As Miami considers giving future mayors more power, a closely watched plan to strip authority from Miami-Dade’s mayor has fizzled.
Miami-Dade Commissioner Rebeca Sosa on Tuesday dropped her push for a fall vote on shifting administrative powers from the mayor to an unelected county manager answering to the 13-member commission. The proposal would have reversed a 2007 referendum that established the current “strong mayor” system, where the mayor not only can veto commission items but also has the administrative authority once given to a manager.
So far, only two men have served under the “strong mayor” system: Carlos Alvarez, who championed it while in office and then was recalled by voters in 2011, and Carlos Gimenez, who succeeded him and continues to hold the post. Gimenez is running for reelection this year, and term-limit restrictions would prevent him from seeking a third term in 2020 should he win.
Both of Miami-Dade’s neighbors, Broward and Monroe, are run by unelected administrators answering to elected commissioners. Most Florida cities have similar systems. In Miami, Mayor Tomás Regalado holds veto power over commission items and nominates the city manager, but does not have administrative powers.
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Francis Suarez, a city commissioner running for Miami mayor, wants to change that system and alter the city charter to give Miami’s mayor the same kind of authority that Gimenez has. (Regalado’s daughter, Raquel Regalado, is running against Gimenez; Suarez’s father, Xavier, holds Gimenez’s former County Commission seat and used to serve as mayor of Miami.)
Sosa’s plan, which called for a countywide vote on Election Day, would have ended Miami-Dade’s strong mayor system in 2020 and brought back the job of county manager. But when the proposal came up at Tuesday’s meeting of the commission’s Strategic Planning committee, Sosa offered only tentative support for the proposal.
“I don’t have all the answers. But I wanted to bring it to you because I think it’s important for us to analyze,” Sosa said. “Both parts have merit in what they say. The people who tell you at least if I don’t like the mayor, I can vote against the mayor — they have a point. And the people who tell you: But there’s no balance in power, and we need to balance it more — they have a point, too.”
The session ended with Sosa deferring her item indefinitely, amid talk of a task force to look at broader changes in how the county functions. But first committee members engaged in what at times sounded like something between a pep talk and group therapy over their own potential.
“I think so many concerns we might have about the shift of power can be addressed by this powerful body, that doesn’t seize the power we have,” said Commissioner Sally Heyman. “We’re the legislature. . . . The power that we have is so enormous.”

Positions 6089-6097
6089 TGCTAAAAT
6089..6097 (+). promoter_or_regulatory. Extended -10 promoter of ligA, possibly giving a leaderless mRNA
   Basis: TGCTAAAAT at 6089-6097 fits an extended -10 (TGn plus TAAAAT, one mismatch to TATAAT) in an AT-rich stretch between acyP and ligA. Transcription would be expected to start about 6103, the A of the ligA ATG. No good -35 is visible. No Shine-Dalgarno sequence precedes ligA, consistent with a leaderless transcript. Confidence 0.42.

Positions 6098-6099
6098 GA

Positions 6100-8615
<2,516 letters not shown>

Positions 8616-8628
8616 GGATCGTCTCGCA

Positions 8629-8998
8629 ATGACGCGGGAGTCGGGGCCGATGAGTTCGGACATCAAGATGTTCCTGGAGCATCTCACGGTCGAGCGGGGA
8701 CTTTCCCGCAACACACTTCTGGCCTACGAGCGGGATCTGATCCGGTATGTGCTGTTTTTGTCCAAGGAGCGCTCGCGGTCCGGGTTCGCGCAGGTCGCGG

As county mayor, Gimenez has the authority to veto almost any commission vote but rarely exercises it. The commission can then override a veto with a two-thirds majority.
“I don’t have a problem with the strong-mayor system,” said Juan Zapata, the committee’s chairman. “My issue has been. . . that this has been a weak commission. And it’s apparent during the budget process.”
Zapata, a former state lawmaker, has been pushing for commissioners to take a more active role in writing budget legislation, rather than just reviewing the spending plan submitted by the mayor’s office. “The commission doesn’t rise up to take ownership of the purse strings, which gives us power,” he said. “It’s been a source of frustration.”
Former county manager Merrett Stierheim urged commissioners to adopt Sosa’s plan, and knocked down criticism that the manager system outsources running the county to a well-paid administrator. “This business about the manager being the all-powerful position and unelected is smoke. Smoke,” said Stierheim, who served two stints as manager, the last one ending in 2001. Even a mayor without administrative powers “has a bully pulpit. He is either a leader or he is not a leader or he is marginal leader or what have you. But he has that bully pulpit.”
Sosa was seen as a possible Gimenez challenger this year, and she remains on the list of mayoral hopefuls for the 2020 election. So is Commissioner Esteban “Steve” Bovo, who spoke up against Sosa’s proposal to water down the mayor’s powers.
“The mayor needs to see the big picture in everything we do,” he said, “where our first responsibility, just by the nature of our structure, is to look at our district first. And that becomes a very slippery slope.”